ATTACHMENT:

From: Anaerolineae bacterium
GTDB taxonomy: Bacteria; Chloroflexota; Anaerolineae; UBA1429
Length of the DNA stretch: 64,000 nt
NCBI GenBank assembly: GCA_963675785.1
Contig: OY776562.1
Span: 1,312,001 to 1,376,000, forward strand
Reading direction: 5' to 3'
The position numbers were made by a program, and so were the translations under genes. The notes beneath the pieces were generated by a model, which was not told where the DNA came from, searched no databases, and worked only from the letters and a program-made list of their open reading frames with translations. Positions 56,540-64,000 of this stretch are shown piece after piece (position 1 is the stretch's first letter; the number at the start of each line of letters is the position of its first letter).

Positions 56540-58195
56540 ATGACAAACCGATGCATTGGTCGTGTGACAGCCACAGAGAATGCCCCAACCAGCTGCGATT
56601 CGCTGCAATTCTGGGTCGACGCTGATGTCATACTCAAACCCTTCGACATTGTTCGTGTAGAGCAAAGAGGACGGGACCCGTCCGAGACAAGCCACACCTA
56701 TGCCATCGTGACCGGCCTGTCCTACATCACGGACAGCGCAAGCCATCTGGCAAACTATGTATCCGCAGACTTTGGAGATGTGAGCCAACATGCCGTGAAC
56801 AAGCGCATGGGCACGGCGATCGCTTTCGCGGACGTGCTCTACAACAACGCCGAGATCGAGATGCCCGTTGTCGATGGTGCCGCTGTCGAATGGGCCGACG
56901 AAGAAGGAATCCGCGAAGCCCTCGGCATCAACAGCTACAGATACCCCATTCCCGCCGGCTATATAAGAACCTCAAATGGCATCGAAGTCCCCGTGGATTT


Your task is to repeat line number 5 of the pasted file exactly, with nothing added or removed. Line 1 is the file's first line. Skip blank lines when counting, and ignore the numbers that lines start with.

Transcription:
Contig: OY776562.1